IU Receives Grant For Adolescent Cannabis Use Study

While adolescent cannabis use is not a new phenomenon, it is an issue that has some people concerned as legalization spreads across the country and around the world.

To get a better idea of how cannabis use may affect developing brains, researchers at Indiana University (IU) have launched a study involving individuals between 12 and 14 years old.

Researchers say using cannabis during adolescence may impair working memory and increase chances of developing psychosis later in life.

The National Institute on Drug Abuse (NIDA) recently awarded more than $2 million to the IU Gill Center for Biomolecular Science to research the impact of cannabis use on adolescents.

IU says the goal of the study, which uses mice, is to develop therapies to treat adverse reactions in humans.

Health Concerns for Adolescents

IU College of Arts and Sciences’ Department of Psychological and Brain Sciences Professor Hui-Chen Lu believes adolescent cannabis use is a significant health concern.

“Today’s cannabis strains are being bred for increased THC content,” says Lu. “It’s very different and much riskier than the more traditional strains used in the past. There’s an urgent need to understand the effects of these new strains.”

Lu points out that dispensaries in legal states sell edible products that young people find attractive.

Psychological and Brain Sciences Department Professor Ken Mackie says that heavy users of high-THC cannabis between 12 and 14 years old are two-to-five-times more likely to develop schizophrenia or another psychotic disorder.

“One of the functions of the prefrontal cortex is working memory, as well as processes like planning and impulse control,” says Mackie. “That part of the brain is still developing in adolescence, and developing brain structures are particularly vulnerable to environmental impacts, such as drug use or stress.”

Lu says sex-dependent changes need identified.

“For example, working memory originates in the brain’s prefrontal cortex, which develops a lot later, especially in boys,” says Lu. “That could be why boys are more susceptible to THC exposure and more likely to suffer negative effects.”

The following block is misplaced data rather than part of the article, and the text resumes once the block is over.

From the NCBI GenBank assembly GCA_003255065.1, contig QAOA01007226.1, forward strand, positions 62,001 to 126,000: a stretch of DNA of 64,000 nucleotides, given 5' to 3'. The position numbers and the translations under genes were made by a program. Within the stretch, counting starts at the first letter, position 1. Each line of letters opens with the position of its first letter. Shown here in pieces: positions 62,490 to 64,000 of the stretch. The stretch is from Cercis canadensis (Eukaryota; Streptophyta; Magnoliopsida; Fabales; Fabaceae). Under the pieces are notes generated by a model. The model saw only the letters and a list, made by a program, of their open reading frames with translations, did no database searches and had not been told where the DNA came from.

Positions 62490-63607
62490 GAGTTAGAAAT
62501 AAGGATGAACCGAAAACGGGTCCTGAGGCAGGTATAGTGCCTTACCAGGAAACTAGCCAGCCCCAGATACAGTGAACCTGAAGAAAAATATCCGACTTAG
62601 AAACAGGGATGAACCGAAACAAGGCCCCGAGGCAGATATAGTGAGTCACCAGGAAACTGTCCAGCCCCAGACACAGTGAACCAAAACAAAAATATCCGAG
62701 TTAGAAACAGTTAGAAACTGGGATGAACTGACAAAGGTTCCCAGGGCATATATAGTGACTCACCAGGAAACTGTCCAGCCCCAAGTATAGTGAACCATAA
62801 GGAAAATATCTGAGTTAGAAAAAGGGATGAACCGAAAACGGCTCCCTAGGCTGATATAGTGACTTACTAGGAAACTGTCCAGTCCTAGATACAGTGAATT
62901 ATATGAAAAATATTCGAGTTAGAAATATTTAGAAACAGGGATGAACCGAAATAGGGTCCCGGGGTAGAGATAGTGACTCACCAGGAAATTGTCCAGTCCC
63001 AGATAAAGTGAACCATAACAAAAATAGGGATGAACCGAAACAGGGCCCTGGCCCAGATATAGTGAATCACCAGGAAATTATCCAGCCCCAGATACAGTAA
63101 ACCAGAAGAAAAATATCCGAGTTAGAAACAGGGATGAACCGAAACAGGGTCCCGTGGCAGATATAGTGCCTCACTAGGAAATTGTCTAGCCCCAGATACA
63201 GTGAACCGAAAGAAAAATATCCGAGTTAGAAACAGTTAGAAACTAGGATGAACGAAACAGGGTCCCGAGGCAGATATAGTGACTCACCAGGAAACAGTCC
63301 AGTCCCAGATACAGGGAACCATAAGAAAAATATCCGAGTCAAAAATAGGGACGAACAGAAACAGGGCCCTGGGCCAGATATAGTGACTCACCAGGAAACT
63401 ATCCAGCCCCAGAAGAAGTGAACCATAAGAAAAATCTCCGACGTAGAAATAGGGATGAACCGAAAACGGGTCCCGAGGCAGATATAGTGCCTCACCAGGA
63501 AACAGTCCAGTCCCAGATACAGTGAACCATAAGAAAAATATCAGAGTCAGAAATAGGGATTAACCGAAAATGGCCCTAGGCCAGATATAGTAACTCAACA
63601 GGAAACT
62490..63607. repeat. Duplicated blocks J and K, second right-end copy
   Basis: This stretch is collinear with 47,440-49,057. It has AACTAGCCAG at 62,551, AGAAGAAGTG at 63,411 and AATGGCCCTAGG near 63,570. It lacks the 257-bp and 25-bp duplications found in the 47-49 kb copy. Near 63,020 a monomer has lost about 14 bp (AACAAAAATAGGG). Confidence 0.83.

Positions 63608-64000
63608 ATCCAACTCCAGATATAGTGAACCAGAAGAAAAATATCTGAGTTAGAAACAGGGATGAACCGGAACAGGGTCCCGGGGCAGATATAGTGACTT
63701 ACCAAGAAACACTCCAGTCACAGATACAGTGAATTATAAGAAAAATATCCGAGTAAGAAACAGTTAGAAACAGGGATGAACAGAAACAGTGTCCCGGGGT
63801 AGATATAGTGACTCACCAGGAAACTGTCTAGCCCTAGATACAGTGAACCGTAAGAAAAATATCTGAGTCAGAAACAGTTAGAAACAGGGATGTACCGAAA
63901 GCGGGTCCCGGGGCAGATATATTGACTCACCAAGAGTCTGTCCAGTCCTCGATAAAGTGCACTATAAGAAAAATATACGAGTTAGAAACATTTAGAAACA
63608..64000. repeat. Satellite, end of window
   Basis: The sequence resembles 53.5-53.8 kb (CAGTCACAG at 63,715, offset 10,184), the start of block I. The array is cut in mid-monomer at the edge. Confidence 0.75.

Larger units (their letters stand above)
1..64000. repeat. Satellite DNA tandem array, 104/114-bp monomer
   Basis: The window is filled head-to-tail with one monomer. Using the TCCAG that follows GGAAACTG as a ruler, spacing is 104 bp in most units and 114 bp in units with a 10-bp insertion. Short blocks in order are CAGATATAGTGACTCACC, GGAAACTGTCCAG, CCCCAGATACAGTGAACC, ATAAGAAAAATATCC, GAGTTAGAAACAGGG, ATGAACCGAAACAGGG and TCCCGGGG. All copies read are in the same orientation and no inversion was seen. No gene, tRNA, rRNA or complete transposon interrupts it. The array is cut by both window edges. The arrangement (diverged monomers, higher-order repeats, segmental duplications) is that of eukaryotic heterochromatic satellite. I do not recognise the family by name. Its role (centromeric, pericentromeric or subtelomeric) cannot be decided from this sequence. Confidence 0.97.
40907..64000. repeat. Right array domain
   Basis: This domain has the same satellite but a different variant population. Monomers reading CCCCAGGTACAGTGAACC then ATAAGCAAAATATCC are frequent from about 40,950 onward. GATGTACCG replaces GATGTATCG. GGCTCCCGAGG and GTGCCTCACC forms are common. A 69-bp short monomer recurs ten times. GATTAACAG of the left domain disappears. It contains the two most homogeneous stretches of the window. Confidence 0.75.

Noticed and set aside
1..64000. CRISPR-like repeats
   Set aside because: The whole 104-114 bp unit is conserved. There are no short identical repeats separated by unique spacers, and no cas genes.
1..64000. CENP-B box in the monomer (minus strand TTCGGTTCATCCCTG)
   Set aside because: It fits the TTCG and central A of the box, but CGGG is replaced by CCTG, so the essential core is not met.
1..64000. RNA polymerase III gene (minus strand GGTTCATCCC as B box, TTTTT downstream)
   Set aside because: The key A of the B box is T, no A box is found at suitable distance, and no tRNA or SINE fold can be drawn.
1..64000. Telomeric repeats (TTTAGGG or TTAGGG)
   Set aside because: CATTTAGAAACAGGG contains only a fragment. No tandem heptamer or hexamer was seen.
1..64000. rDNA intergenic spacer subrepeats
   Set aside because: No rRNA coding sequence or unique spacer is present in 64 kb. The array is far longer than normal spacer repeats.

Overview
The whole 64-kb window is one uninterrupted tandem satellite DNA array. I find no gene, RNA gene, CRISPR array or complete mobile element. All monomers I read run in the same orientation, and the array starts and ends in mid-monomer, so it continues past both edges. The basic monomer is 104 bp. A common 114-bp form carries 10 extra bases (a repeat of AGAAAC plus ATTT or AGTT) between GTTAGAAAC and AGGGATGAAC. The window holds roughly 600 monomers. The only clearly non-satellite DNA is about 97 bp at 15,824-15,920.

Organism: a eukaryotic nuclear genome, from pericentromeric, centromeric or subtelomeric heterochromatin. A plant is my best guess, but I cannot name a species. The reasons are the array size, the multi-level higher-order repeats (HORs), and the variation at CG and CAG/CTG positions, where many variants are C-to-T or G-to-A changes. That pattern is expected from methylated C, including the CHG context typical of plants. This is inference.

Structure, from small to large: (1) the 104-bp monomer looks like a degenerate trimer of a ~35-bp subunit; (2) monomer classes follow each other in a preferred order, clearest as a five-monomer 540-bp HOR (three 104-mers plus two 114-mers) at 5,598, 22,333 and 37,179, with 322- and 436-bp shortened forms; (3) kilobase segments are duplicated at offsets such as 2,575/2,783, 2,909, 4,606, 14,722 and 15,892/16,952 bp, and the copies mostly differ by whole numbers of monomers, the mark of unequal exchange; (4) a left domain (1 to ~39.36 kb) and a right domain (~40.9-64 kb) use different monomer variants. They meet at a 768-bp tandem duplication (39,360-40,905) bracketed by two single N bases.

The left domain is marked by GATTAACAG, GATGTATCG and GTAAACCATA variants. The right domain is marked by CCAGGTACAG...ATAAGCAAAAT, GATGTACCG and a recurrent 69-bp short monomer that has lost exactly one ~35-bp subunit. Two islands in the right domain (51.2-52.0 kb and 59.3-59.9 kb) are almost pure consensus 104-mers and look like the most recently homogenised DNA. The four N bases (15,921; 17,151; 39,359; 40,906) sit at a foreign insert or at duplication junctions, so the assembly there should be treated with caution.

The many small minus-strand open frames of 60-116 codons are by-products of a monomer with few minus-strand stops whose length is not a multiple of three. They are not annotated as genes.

According to Lu, the human brain is not precisely wired from the beginning and requires input from environment, experience, and interactions with others.

Lu says a properly configured prefrontal cortex is crucial for goal-directed behavior and social interaction.

“If cannabis disrupts prefrontal cortex development during this critical period, the impact can be huge and long-lasting,” says Lu. “To help these individuals, we need to figure out which therapies will work based on our understanding of what happens in the brains of young adolescents using cannabis.”

Researching Cannabis

For Lu’s and Mackie’s research, IU says the pair will use their new method involving mice to better comprehend how cannabis affects adolescents.

IU says Lu and Mackie chose mice of both sexes with diverse genetic backgrounds to simulate human diversity.

Because previous studies did not use male and female mice, they could not determine sex-dependent differences in THC effects.

IU says Lu and Mackie will study underlying molecular changes that explain behavior changes like working memory deficits.

Additionally, IU says the researchers will study cannabidiol (CBD) because it exists in THC-rich cannabis that users consume.

According to IU Bloomington, CBD can potentially counteract THC’s psychoactive effects.

But IU says CBD levels in plants decline as growers breed them to produce higher levels of THC.

IU says the researchers will study CBD to determine whether there are harmful side effects and how it might protect developing brains from adverse consequences of THC exposure during adolescence.